Sunday, January 15, 2012

Film Review: The Artist

Playing as homage to a lost period in the film industry, this Star is Born-esque look at the onset of the sound era, done in pin-sharp black and white and an aspect ratio that hearkens back to the smaller screened world of pre-Cinemascope Hollywood, and made as, for all intents and purposes, an actual silent film, The Artist, directed by the charmingly quaint French-born auteur Michel Hazanavicius (now there is an ironic mouthful), and starring French Douglas Fairbanks look-a-like Jean Dujardin in its titular central role, is a quite stunning film to look at - which I suppose is the best thing going for a silent movie.

Granted, the story may leave a bit to be desired - it has been done to death (then again, it is an homage after all) - but when taken as purely visual (though the score, a slew of sound effects and a handful of spoken dialogue give it an audible nuance as well) and as a sort of love story to a time long lost, the film can be a thoroughly enjoyable moviegoing experience - and damn can Hazanavicius, along with cinematographer Guillaume Schiffman, paint a pretty picture in the shadows and lights of black and white. 

Full of stunning shots (many influenced by the same German Expressionists that gave Welles and other Hollywood auteurs their legendary looks) and beautifully stylized set pieces, The Artist need not rely on such trivialities as script and story, for in the end, it is the panache that counts.  Well, that and the ability to transit from the silent era to the sound era as Dujardin's dashing swashbuckler George Valentin must do in the film.  The mostly unknown French actor (his success here - an Oscar nod is imminent - may finally get the actor's Little White Lies its long overdue US release) gives a bravura performance as this Douglas Fairbanks inspired (a bit of Rudolph Valentino may be in there too) work of silent era machismo, and it is this performance that acts as the proverbial heart and soul of the film.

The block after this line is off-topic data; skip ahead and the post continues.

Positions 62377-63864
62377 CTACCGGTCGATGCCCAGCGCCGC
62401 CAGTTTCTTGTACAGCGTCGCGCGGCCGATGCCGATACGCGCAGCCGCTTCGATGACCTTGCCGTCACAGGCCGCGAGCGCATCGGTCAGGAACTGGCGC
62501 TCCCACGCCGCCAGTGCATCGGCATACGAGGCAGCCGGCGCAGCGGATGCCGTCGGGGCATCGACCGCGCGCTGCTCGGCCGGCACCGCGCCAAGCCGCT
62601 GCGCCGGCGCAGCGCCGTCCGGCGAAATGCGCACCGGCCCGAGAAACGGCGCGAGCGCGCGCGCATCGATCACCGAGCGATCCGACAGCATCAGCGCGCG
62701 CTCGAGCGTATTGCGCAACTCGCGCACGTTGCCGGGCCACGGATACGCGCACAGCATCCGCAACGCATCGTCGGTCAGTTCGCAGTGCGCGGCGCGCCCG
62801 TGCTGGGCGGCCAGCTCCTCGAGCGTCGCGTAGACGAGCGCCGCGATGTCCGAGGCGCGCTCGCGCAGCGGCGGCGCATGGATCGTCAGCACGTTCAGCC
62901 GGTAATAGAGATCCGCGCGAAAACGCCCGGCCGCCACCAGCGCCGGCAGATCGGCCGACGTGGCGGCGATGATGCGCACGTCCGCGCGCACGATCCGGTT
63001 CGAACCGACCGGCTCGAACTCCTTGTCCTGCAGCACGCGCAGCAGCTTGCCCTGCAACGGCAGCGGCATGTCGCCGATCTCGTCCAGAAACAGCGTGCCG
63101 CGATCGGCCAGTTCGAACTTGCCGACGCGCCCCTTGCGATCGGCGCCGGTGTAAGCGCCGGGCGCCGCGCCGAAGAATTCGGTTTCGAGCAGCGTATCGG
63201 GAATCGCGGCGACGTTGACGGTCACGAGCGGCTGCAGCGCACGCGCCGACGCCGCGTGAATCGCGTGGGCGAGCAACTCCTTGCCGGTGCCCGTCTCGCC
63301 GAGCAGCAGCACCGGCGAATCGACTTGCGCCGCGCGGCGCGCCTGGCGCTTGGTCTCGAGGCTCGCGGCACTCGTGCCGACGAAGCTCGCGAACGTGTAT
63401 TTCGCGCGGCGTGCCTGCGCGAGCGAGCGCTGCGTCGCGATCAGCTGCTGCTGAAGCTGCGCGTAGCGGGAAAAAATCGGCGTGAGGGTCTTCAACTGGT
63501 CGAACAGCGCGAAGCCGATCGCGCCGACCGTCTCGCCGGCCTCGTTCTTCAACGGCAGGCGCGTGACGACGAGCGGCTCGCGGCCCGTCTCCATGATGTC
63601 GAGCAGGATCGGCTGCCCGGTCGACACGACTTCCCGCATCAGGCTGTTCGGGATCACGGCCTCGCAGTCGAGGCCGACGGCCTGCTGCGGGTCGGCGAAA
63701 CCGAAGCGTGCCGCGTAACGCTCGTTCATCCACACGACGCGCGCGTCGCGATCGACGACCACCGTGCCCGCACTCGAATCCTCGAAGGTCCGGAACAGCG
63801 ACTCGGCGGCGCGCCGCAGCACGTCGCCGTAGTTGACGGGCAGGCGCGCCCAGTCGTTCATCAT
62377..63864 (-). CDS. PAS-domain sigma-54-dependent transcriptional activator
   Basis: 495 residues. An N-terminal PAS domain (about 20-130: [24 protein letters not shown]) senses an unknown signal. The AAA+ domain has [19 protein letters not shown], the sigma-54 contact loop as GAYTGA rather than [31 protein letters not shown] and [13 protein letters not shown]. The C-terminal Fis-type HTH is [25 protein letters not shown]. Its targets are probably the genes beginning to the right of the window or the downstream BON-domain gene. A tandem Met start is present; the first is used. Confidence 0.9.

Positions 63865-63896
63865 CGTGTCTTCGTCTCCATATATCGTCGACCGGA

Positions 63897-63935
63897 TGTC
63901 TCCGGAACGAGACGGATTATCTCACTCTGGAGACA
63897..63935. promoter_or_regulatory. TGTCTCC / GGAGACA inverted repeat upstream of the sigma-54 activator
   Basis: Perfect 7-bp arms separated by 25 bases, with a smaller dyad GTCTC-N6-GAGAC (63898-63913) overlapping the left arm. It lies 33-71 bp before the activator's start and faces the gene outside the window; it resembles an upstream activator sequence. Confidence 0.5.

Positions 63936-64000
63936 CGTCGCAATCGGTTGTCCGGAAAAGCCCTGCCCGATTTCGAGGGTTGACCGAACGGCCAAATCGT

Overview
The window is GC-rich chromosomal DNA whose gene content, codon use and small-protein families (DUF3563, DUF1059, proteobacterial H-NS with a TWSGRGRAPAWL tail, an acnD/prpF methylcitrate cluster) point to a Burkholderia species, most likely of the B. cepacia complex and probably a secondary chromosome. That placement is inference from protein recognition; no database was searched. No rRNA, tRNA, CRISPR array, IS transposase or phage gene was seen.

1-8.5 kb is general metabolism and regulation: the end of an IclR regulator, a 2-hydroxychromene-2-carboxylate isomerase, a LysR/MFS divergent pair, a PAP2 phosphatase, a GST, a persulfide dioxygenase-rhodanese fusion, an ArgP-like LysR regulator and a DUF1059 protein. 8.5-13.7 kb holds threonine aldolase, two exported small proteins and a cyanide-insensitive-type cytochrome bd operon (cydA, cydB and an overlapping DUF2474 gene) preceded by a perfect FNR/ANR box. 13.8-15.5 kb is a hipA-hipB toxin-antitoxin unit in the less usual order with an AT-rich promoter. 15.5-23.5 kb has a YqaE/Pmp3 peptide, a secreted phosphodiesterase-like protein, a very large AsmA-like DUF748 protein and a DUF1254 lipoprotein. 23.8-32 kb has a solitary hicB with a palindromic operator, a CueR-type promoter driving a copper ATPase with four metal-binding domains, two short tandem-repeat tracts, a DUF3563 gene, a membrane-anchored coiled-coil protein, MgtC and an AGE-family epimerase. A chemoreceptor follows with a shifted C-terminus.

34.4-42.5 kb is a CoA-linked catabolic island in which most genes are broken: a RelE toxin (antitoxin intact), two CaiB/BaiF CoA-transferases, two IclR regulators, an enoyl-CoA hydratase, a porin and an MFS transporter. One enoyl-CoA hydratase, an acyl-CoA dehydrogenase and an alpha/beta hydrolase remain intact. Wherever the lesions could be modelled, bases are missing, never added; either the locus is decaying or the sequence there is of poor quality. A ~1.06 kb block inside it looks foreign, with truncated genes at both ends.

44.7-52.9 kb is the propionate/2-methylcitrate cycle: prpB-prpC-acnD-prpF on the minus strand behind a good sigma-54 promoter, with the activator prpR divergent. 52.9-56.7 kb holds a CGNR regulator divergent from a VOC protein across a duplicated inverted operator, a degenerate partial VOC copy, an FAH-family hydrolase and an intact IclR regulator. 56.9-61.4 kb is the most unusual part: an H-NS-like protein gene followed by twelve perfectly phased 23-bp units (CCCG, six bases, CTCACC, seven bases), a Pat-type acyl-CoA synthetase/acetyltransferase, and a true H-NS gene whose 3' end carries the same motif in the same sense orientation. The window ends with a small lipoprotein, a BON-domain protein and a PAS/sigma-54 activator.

But Dujardin is not alone here.   Bérénice Bejo, an even lesser known Argentinian actress (and not so coincidentally, the director's wife), plays starlet Peppy Miller (with a career trajectory that most resembles a precode Joan Crawford), the Esther Blodgett to Dujardin's Norman Maine (sans the abusive nature of the latter).  We also get a surprisingly svelte John Goodman (at least svelte by John Goodman standards) as the big boss of the studio, James Cromwell as Valentin's more than devoted man servant, and of course, Uggie as Jack the Dog, faithful companion to the big star and the has been Valentin both.  Incidentally, while Dujardin was taking home the Best Actor award at Cannes, Uggie was awarded the coveted Palm Dog (and I am not making this up).

So even if the story is not the thing legends are made of (ironic considering the legendary status of such a  so often told story), the look and feel of the film, along with the near constant homage to cinematic history - everyone from Hitchcock to Lang to Lubitsch and Murnau, to Singin' in the Rain (even Mary Pickford's house stands in for Peppy's) - more than makes up for any perceived (and they may be just that) shortcomings.  Stylish and giddily melodramatic (the silent era melodrama was Hazanavicius' biggest single influence), The Artist may only be a replicate of the edge of the silent era, (sadly we cannot bring back the past - they certainly do not make them like they used to) but what a hell of a wallop it packs into its loving homagist punch.